Traders and stockholders have found different ways to maximize their earning potential while minimizing their risks. One of the more popular methods that traders utilize in the equity markets is covered call writing. Through covered calls, stockholders write a call option for a shares of stocks at an agreed price (also referred to as the strike price). The option buyer can exercise the option once the option date expires. Typically, option buyers do so when the price of the stock has become greater than the strike price.
Stockholders should have at least 100 shares of stocks to be able to write a call option.
In exchange for writing a call option, the call writer receives a premium. The beauty of this arrangement is that the call writer can keep the premium and the stock at the same time if the option buyer does not exercise the call option once the expiration date sets in. According to experts, selling stock options can earn a trader up to 60% or more a year. It is a normal practice for stockholders and traders to successively write call options on stocks, especially if they think that the value of the stocks will not increase significantly in the future.
Aside from the extra income that traders receive from call options, they are also protected against losses in case the value of the stocks they own dip in the future. By entering into a call option, a stockholder can at least earn extra profit just in case the value of the stocks he or she owns slides in the future.
For instance, a stockholder writes an option for shares of stock ABC at a strike price of $40 per share. The call option expires after two months, with the stockholder earning around $5 per share from the call option. However, the stocks of ABC slide down to $30 per share, which means that the stockholder loses income opportunity. The stockholder can still look at the brighter side since he was able to earn some money by entering into a call option agreement. Likewise, the stockholder retains possession of the stocks because the call buyer won’t proceed with the call option given that the value of the stock has decreased.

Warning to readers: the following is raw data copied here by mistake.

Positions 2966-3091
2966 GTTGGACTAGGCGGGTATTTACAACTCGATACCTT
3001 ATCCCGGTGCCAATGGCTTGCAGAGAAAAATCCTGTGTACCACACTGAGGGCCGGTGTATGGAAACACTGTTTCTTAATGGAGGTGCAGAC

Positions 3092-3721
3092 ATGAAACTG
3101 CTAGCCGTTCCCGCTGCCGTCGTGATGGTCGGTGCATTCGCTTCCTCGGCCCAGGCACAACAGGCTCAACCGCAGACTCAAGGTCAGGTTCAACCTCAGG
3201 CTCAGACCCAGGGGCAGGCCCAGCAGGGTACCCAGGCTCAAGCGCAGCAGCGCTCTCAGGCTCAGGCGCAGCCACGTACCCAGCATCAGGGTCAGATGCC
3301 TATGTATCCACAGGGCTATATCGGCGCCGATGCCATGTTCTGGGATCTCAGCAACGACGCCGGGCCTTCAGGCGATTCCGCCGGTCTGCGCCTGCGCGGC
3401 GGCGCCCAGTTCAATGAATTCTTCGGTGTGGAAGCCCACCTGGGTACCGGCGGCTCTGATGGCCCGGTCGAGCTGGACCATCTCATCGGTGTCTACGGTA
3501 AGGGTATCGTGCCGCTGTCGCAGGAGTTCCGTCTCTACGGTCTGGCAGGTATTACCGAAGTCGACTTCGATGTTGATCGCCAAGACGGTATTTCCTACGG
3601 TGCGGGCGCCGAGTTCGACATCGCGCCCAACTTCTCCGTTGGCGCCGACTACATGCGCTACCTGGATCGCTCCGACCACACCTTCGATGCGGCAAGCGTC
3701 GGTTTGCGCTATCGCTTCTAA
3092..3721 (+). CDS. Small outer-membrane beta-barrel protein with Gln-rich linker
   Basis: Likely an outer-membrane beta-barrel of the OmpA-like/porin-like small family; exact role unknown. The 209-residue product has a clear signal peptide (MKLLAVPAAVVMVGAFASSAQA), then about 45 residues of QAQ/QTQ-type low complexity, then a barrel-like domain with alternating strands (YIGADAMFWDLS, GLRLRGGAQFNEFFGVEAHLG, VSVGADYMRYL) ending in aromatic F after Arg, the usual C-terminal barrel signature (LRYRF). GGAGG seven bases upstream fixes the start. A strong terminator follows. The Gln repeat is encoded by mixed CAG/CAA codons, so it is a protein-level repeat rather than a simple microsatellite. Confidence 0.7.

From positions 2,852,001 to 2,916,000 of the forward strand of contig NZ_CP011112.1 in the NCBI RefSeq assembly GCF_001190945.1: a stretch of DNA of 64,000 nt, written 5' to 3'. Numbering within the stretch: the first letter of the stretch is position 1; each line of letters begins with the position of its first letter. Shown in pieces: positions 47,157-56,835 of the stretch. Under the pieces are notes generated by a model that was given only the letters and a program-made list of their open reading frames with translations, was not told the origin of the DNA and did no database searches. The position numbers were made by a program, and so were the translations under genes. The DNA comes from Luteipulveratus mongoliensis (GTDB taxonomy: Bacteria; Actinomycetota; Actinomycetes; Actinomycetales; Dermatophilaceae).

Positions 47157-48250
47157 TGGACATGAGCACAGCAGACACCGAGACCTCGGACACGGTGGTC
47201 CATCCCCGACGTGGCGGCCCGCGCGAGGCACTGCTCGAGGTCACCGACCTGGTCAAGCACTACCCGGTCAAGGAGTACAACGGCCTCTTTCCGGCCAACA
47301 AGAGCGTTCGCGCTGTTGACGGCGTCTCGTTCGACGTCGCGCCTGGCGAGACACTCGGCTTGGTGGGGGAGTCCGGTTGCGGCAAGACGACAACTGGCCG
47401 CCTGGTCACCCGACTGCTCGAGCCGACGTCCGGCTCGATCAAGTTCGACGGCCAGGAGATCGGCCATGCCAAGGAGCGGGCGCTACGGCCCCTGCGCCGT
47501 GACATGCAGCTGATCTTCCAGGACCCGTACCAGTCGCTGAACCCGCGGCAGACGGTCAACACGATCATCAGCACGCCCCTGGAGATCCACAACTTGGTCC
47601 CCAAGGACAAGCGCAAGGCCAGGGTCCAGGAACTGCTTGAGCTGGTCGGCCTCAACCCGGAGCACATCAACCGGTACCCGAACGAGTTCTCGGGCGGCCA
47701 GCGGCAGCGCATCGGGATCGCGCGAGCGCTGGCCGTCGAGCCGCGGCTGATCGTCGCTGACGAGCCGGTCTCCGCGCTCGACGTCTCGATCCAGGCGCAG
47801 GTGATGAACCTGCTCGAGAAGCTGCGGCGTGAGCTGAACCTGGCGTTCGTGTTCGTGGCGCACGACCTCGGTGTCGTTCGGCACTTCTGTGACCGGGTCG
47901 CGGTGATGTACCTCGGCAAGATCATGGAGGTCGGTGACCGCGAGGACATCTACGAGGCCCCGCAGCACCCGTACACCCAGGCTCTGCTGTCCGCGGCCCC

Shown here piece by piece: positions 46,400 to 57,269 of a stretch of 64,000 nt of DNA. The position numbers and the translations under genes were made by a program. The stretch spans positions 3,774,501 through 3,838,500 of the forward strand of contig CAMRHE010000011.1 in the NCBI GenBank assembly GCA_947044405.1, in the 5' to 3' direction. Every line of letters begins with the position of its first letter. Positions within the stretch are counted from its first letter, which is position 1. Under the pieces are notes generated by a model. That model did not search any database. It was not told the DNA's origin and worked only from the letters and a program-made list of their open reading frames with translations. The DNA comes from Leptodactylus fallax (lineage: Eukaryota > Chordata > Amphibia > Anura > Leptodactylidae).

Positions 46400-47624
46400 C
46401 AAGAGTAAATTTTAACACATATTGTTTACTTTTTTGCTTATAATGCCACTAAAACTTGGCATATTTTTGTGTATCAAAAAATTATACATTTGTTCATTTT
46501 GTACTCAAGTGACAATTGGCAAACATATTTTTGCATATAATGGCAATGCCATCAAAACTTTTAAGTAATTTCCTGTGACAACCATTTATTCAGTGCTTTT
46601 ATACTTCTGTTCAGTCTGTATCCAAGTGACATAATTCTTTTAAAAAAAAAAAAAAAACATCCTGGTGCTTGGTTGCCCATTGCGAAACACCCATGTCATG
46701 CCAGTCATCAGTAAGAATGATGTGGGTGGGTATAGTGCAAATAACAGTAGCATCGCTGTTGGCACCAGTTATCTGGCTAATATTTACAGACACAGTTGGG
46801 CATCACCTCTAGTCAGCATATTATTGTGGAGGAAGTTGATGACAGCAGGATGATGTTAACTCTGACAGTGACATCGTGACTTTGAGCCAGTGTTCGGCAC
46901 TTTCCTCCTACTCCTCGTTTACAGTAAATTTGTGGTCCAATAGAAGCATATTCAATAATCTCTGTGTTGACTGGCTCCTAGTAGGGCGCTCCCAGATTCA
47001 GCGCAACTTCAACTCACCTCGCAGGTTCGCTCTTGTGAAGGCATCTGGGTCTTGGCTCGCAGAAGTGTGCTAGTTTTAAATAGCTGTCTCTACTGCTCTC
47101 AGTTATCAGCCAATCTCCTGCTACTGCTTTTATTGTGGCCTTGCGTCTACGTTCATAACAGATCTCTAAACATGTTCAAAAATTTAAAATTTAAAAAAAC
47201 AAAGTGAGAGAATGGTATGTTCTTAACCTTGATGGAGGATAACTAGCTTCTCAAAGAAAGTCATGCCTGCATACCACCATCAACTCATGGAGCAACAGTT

Covered calls are considered to be low risk investment strategies, yet, like all other investment moves, the strategy still has risks. Stockholders and traders must study their options first, before writing a covered call. A call screener can help investors with their strategies. Visit barchart.com to learn more.
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Prices of securities can go up and down in a matter of days. The volatility of prices is one of the main motivations for traders to engage in covered calls. By writing covered call options, a trader sells the rights to a security, such as a stock, for an agreed price (also known as a strike price) at a predetermined date. In return, the trader is paid for it with a fee that is called a premium. However, the premium also means that the buyer can own the stock in the future if he or she exercises the option. This usually happens when the price of the stock becomes higher than its strike price. Like all other investment strategies, covered call transactions have fees with commissions for the individual that sells the call, as well as the individual that purchases the stocks.
Traders who write calls not only want to gain extra income from the premiums, but they also hope to keep their securities. They hope that the price of the stock will remain lower than the strike price. This means the option buyer will not be encouraged to proceed with the option. When the covered call option expires worthless, the seller gets to keep both the premium and the stock shares.